Barbara Tomash’s fourth poetry collection, PRE-, came out from Black Radish Books and has received reviews in journals including Publishers’ Weekly. PRE- was also the subject of an essay by Kristina Marie Darling in Ploughshares Blog. Excerpts from her manuscript in progress Her Scant State have been published in two international journals, Shearsman Magazine and parentheses and online in Connotations Press. In March she published an essay in the series My Small Press Writing Day and in July she was a Visiting Writer for the Lighthouse Writers’ Workshop in Denver where she led a workshop on erasure poetry and gave a presentation on her work. At the New Orleans Poetry Festival she was a member of the Black Radish Books panel, and she gave readings from PRE- and her new work at various venues around the Bay Area and in New Orleans and Denver.

Truong Tran recently published an essay and art portfolio in the Summer issue of The Georgia Review.

Michael David Lukas second novel, The Last Watchman of Old Cairo, came out this March.

Anne Galjour’s new play #GetGandhi received its world  premiere in August at Z Below Theatre in San Francisco.  

Carolina De Robertis’ review of Dear America: Notes of an Undocumented Citizen, by Jose Antonio Vargas, was published in the San Francisco Chronicle in September 2018. In November, she was a featured literary artist in The Bathroom Line, a multimedia arts project co-sponsored by SOMArts gallery and Radar Productions. In December, she appeared at the Howard Zinn Book Fair on the panel "Queer Lit(erature): Still Radical After All These Years," which also featured two SF State MFA alumnae, Nancy Au and Juliana Delgado Lopera. Her translation of the novel Surrender, by Ray Loriga, winner of the 2017 Alfaguara Prize (a.k.a. the "Spanish Booker"), is forthcoming from Houghton Mifflin Harcourt in early 2019.


Nancy Au’s recent publications are "The Richmond" in Catapult (short fiction) and "The Word for Water" in Michigan Quarterly Review (nonfiction essay.) Her flash fiction piece, "She Is A Battleground," originally published in Lunch Ticket (June 2017), was selected to appear in the Best Small Fictions 2018 anthology, guest edited by Aimee Bender. Her "She Is A Battleground" won the Vestal Review's VERA Short Fiction Prize.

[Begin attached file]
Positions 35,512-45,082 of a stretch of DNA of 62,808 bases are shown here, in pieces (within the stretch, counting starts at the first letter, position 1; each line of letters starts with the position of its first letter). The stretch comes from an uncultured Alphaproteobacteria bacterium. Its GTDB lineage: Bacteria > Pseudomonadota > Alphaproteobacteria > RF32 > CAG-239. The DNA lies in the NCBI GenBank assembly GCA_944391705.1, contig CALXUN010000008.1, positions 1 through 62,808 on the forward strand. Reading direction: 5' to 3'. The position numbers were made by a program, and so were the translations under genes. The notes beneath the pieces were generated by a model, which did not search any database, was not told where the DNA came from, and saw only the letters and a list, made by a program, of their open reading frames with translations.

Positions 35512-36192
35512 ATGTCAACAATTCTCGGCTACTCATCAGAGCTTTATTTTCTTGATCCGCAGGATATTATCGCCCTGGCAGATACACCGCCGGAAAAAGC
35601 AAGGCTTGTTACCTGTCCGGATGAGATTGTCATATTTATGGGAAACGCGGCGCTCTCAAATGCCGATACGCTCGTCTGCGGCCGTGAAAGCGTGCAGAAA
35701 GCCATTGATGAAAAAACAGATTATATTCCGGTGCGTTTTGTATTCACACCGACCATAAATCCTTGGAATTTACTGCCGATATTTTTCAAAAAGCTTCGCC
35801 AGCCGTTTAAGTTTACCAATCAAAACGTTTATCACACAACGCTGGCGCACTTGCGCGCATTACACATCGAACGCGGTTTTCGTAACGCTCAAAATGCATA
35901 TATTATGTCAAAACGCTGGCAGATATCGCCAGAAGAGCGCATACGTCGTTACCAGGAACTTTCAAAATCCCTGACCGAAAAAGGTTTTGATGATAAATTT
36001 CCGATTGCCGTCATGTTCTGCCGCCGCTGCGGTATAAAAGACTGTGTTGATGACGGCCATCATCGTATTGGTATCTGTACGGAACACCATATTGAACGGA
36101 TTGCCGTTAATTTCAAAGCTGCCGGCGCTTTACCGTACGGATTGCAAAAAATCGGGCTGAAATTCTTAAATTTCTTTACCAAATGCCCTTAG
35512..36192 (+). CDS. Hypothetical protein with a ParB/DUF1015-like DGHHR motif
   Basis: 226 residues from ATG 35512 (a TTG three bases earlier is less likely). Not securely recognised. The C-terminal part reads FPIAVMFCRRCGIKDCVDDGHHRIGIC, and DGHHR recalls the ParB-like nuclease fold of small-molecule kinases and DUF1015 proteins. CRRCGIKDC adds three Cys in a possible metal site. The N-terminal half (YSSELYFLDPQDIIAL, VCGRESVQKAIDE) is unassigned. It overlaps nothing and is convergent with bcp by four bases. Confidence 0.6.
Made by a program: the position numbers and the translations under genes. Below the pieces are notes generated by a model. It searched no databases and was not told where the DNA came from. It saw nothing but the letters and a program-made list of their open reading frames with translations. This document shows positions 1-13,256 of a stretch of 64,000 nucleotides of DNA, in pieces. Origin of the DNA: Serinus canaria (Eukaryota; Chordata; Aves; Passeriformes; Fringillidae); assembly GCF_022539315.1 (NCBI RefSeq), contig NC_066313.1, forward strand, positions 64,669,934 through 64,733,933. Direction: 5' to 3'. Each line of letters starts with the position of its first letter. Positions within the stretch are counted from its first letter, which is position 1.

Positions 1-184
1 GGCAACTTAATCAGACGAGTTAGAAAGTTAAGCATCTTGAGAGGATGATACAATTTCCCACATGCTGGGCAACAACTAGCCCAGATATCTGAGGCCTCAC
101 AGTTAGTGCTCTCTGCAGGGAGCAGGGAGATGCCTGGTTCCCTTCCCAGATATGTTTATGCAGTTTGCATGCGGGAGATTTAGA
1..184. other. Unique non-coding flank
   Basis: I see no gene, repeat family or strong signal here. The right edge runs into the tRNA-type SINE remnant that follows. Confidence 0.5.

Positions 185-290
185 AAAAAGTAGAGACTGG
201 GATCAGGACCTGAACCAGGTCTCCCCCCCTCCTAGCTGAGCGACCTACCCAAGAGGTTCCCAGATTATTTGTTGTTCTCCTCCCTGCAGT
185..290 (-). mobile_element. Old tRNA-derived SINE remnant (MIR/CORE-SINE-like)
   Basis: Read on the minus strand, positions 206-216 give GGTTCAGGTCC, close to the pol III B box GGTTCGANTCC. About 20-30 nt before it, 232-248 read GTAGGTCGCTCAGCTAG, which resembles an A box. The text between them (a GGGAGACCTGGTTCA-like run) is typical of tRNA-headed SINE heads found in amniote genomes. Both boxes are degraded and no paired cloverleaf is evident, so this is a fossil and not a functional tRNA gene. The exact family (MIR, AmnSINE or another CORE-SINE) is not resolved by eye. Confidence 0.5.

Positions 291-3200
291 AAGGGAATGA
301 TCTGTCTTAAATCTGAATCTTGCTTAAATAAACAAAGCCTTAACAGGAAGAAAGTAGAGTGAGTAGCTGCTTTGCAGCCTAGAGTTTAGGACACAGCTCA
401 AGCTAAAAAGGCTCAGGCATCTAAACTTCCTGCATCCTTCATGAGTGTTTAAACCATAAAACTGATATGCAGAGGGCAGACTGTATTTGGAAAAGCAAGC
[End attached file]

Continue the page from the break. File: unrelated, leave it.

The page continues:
Phillip Barron is in the PhD program in Philosophy at the University of Connecticut, where he works on aesthetics and philosophy of art. His recent publications are an article on philosophy in poetry and a literary memoir: "Who Has Not Wak'd": Mary Robinson and Cartesian Poetry - Philosophy and Literature (Johns Hopkins Press) and "Homeless Shelter" - Chaffey Review.

Pam Benjamin is the owner/ director of Mutiny Radio, a free speech podcast hub and live streaming internet radio station located in the Mission District of San Francisco featuring comedy, spoken word, news, local and world music, LGBTQ friendly programming and more. She hosts and produces 6 weekly podcasts and performs standup comedy all over the US (Little Rock AK over Thanksgiving at the Loony Bin).

Lara Coley is currently Artist-in-Residence for a fellowship with Ruth Asawa School of the Arts. She most recently had two poems published in Red Light Lit's anthology, Love is the Drug & Other Dark Poems, edited by fellow alum, Jennifer Lewis (and Jessie Carver).

Kevin DiPirro Supported by a Vice Provost Undergraduate Education Grant and a Summer Research College Award from Stanford where he teaches in Writing and Rhetoric, he devised, directed, and produced a series of immersive and interactive performances at and around the Nitery Theater at Stanford University in October, 2018.

Dylan Brie Ducey had short stories published in Four Way Review, Minola Review, The Occulum, Split Lip, Sou'wester, and The Tishman Review.

Ariel Fintushel was published in Cholla Needles and The A3 Review, and performed at the Griffith Park Poetry Circus in Los Angeles, produced by poet Nicelle Davis. She co-founded an annual retreat with SF State graduate Sean Negus called, The Joshua Tree Experiential Arts & Writing Retreat, and the affiliated journal, Bad Ken: A Journal of Place. Fintushel also procured grants for and facilitated Films & Poetry, a creative workshop serving disenfranchised youth and adults in transitional housing in Los Angeles, through the non-profit Women's Voices Now.